"What are beta blockers and how do they work?
Beta blockers, also known as beta-adrenergic blocking agents, are a class of drugs that works by blocking the neurotransmitters norepinephrine and epinephrine from binding to receptors. "...
Kerlone Consumer (continued)
Remember that your doctor has prescribed this medication because he or she has judged that the benefit to you is greater than the risk of side effects. Many people using this medication do not have serious side effects.
This drug may reduce blood flow to your hands and feet, causing them to feel cold. Smoking may worsen this effect. Avoid tobacco use and dress warmly.
Tell your doctor immediately if any of these unlikely but serious side effects occur: slow/irregular heartbeat, back pain, mental/mood changes (e.g., depression, hallucinations), trouble breathing, swelling of the ankles/feet/legs, joint pain, easy bruising/bleeding, increased thirst/urination, vision changes, slow wound healing, sweating, confusion, fainting, stomach/abdominal pain, blue fingers/toes/nails, finger/toe/leg cramps, unexplained sudden weight gain.
A very serious allergic reaction to this drug is unlikely, but seek immediate medical attention if it occurs. Symptoms of a serious allergic reaction may include: rash, itching/swelling (especially of the face/tongue/throat), severe dizziness, trouble breathing.
This is not a complete list of possible side effects. If you notice other effects not listed above, contact your doctor or pharmacist.
In the US -
Call your doctor for medical advice about side effects. You may report side effects to FDA at 1-800-FDA-1088.
In Canada - Call your doctor for medical advice about side effects. You may report side effects to Health Canada at 1-866-234-2345.
Read the Kerlone (betaxolol hydrochloride) Side Effects Center for a complete guide to possible side effects »
PRECAUTIONS: See also warning section.
Before taking betaxolol, tell your doctor or pharmacist if you are allergic to it; or to other beta blockers (e.g., atenolol, metoprolol); or if you have any other allergies. This product may contain inactive ingredients, which can cause allergic reactions or other problems. Talk to your pharmacist for more details.
This medication should not be used if you have certain medical conditions. Before using this medicine, consult your doctor or pharmacist if you have: certain types of irregular heartbeats (e.g., sinus bradycardia, second- or third-degree atrioventricular block), a certain serious heart condition (cardiogenic shock), uncontrolled severe heart failure, a certain type of tumor (untreated pheochromocytoma).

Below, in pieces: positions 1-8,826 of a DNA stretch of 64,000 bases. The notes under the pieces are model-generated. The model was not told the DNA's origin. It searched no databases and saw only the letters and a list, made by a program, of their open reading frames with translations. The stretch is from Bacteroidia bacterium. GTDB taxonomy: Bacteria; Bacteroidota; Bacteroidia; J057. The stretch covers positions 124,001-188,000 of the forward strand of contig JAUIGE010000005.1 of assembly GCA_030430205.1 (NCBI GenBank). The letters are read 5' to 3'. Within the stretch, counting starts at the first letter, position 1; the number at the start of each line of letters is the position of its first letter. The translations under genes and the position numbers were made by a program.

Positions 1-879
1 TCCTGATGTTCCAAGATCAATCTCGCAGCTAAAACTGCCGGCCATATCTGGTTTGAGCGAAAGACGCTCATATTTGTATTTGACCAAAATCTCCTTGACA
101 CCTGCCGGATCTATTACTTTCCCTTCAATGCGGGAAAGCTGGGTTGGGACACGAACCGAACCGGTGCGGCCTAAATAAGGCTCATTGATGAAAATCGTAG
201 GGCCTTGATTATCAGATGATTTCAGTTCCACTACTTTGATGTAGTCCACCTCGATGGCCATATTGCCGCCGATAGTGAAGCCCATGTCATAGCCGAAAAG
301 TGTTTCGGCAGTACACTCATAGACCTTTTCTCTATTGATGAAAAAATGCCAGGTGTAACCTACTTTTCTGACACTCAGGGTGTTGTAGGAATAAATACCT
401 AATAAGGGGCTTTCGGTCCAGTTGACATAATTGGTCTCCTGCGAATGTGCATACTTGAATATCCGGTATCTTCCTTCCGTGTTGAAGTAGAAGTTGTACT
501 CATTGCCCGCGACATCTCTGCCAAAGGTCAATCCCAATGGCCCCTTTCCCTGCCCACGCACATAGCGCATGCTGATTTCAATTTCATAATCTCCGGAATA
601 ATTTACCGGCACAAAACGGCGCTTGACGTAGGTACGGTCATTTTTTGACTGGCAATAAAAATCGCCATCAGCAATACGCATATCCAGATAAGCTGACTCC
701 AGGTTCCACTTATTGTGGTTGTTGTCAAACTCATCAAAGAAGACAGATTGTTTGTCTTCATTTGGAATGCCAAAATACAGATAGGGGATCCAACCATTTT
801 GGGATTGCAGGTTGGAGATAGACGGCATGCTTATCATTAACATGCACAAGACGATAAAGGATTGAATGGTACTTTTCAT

Before taking this drug, tell your doctor if you have a history of: heart disease, kidney disease, liver disease, breathing problems (e.g., asthma, chronic obstructive lung disease-COPD), blood circulation problems (e.g., Raynaud's disease), skin conditions (e.g., psoriasis), mental/mood disorders (e.g., depression), diabetes, glaucoma, certain muscle disease (myasthenia gravis), overactive thyroid gland (hyperthyroidism).
Before having surgery, tell your doctor or dentist that you are taking this medication.
This drug may make you dizzy. Do not drive, use machinery, or do any activity that requires alertness until you are sure you can perform such activities safely. Limit alcoholic beverages.
To minimize dizziness and lightheadedness, get up slowly when rising from a sitting or lying position.
If you have diabetes, this medication may mask the fast/pounding heartbeat you would usually feel when your blood sugar level falls too low (hypoglycemia). Other symptoms of a low blood sugar level such as dizziness or sweating are unaffected by this drug.
Kidney function declines as you grow older. This medication is removed by the kidneys. Therefore, elderly people may be at a greater risk for slowed heartbeat while using this drug.
This drug should be used only if clearly needed during pregnancy. Newborns whose mothers have taken this drug near the date of delivery may have problems such as low blood pressure, low heart rate and low birth weight, and may require special medical monitoring. Discuss the risks and benefits of taking this medication during pregnancy with your doctor.
This medication passes into breast milk and may have undesirable effects on a nursing infant. Consult your doctor before breast-feeding.
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Report Problems to the Food and Drug Administration
You are encouraged to report negative side effects of prescription drugs to the FDA. Visit the FDA MedWatch website or call 1-800-FDA-1088.
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